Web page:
Underfunding behind Spanish hospital failure to isolate Ebola vicitim
Spanish nurse Teresa Ramos was reportedly separated only by curtains from other patients at a Madrid hospital where she was tested for the Ebola virus. The country’s underfunded health service is under fire for its “inadequate” response.
Ramos, 44, who tested positive for Ebola, was not immediately accepted to the central Carlos III hospital, where she came to report possible symptoms of the deadly virus, and where Ebola patients have previously received treatment, Diario Enfermero (Nurse Journal) has reported. She was instead sent to her local medical facility – the Alcorcón hospital, also in the Spanish capital.
There, the woman was reportedly “for hours” only
separated by curtains from the rest of the patients while waiting
for her Ebola test results, according to the hospital staff. The
nurses allegedly attended her without any protective clothing on.
The report has been issued at a time when the country’s healthcare officials have increasingly come under fire from trade unions over "inadequate” efforts in tackling the Ebola virus.
Bringing the infected missionaries from Africa to Spain was a “completely improvised hospital campaign,” said Elena Moral, a spokesperson for the Independent Trade Union of Employees (CSI-F), El Pais reported.
"We did not have the infrastructure to deal with a virus of
this magnitude," she said.
Healthcare activists report that Madrid’s authorities decided to "dismantle" the infectious diseases center at the Carlos III hospital just months before the Ebola patients were brought there.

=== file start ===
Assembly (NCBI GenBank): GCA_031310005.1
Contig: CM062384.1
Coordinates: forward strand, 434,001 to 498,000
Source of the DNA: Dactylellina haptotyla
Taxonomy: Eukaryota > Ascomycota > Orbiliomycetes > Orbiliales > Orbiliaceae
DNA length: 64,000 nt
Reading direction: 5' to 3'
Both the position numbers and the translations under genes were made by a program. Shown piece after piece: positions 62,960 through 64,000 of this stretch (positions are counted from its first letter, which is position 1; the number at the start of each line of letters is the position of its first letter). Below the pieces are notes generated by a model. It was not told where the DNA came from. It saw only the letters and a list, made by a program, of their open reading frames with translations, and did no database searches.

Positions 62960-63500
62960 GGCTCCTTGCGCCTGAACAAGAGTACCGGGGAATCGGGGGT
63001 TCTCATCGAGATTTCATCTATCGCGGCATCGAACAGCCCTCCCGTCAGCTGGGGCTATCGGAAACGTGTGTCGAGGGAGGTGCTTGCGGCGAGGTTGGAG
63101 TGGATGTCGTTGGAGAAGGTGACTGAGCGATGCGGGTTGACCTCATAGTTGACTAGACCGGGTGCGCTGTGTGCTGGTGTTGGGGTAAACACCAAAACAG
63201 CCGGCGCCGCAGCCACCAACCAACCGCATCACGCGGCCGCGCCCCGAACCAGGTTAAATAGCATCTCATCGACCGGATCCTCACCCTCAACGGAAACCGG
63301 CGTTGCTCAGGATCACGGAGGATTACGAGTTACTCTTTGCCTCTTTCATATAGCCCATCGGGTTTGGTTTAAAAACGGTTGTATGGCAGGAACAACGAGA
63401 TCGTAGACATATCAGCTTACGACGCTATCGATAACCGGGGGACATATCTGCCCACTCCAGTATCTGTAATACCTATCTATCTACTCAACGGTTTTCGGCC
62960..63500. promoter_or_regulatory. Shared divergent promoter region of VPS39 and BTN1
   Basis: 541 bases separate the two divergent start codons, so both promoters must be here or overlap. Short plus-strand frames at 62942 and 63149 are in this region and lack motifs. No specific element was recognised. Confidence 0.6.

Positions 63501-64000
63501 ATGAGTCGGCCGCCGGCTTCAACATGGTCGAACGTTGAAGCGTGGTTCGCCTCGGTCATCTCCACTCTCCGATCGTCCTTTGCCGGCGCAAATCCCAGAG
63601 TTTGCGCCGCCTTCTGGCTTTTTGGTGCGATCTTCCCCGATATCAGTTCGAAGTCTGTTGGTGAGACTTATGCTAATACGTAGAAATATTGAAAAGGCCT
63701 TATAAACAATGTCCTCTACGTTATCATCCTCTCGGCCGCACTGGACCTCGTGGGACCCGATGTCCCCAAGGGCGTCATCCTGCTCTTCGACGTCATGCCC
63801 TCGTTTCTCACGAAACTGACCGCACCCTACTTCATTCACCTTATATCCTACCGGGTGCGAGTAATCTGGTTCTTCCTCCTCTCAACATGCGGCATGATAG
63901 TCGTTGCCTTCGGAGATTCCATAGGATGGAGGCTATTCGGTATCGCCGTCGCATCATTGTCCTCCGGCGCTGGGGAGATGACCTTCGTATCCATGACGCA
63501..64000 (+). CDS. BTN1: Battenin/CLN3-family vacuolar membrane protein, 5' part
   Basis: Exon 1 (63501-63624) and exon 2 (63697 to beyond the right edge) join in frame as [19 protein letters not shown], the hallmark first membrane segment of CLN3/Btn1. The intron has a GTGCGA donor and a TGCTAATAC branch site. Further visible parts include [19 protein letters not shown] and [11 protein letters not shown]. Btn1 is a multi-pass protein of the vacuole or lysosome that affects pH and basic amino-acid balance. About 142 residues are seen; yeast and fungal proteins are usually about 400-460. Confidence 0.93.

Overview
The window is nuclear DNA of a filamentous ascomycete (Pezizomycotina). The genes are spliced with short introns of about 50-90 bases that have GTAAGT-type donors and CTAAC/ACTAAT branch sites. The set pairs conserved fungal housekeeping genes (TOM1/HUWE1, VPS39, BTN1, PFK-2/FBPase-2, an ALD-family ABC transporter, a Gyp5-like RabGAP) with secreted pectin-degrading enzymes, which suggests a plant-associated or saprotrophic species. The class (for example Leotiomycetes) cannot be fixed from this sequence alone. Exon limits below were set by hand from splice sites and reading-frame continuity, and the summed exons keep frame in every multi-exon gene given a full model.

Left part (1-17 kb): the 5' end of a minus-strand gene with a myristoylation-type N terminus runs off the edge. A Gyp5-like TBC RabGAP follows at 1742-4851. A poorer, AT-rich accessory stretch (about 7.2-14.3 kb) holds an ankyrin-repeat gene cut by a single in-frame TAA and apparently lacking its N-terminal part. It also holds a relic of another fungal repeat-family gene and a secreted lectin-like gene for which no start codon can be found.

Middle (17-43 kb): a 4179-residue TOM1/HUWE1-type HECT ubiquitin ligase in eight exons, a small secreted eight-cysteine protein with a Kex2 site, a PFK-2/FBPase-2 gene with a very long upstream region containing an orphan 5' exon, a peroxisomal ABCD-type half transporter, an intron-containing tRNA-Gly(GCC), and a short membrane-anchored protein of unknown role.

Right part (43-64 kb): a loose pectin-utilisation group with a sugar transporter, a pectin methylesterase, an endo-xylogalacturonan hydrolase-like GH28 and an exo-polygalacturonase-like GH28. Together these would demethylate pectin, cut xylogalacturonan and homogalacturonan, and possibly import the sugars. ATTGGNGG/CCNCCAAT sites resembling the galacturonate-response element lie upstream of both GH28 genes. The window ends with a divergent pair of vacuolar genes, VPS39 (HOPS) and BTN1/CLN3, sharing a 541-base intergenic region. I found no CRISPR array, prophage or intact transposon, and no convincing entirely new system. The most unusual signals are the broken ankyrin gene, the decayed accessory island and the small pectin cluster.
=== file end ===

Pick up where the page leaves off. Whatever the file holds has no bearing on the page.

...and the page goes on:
The “dismantling” has led to Ebola being “treated in a place that did not meet adequate security conditions,” according to a spokesman for the Public Health Service Defense Federation, Dr Marciano Sánchez Bayle.
“The whole section devoted to infectious illnesses has been closed,” he explained in an interview with Euronews. “The professionals who worked there have been moved to other positions. The laboratory was closed, and so was the intensive care unit. It’s just to say that, one way or another, its capacity to take care of illnesses with these characteristics has been most remarkably reduced.”
Trade unions have called for the resignations of health officials of various levels from the hospital management to Health Minister Ana Mato. There have also been calls for President of the Community of Madrid, Ignacio Gonzalez, to step down over the decision to "dismantle" the infectious disease section of Carlos III hospital.
Ramos treated two Ebola-infected missionaries who were brought
from Sierra Leone and Liberia to Spain and eventually died in
On Tuesday, four more people were hospitalized in Spain on suspicion they could have contracted the disease. Two of them have since tested negative for Ebola.
Unions have complained of poor training and inadequate protective clothing the medical staff received before having to take care of Ebola patients.
There have also been reports that waste from the rooms of the infected patients was carried out in the same elevator used by all personnel.
Spanish Prime Minister Mariano Rajoy was grilled by Congress on Wednesday on whether the government could guarantee the Ebola virus was under control in the country.
"We are facing an issue of concern and rightly so,” Rajoy said as cited by El Mundo. He added that “a monitoring committee has been created” to “investigate what happened and explain the whole to the public.”
The PM asked Spnaiards to be "be vigilant, while keeping calm" concerning the Ebola virus, following reports that the country has been unprepared to tackle the virus.
One of the discoverers of Ebola, Peter Piot, a professor at the London School of Tropical Medicine, has warned that treating those infected by the virus demands draconian discipline.
"It should be a lesson for everybody that you can't overreact. You can't overprotect," he told a WHO science group teleconference, Reuters reported.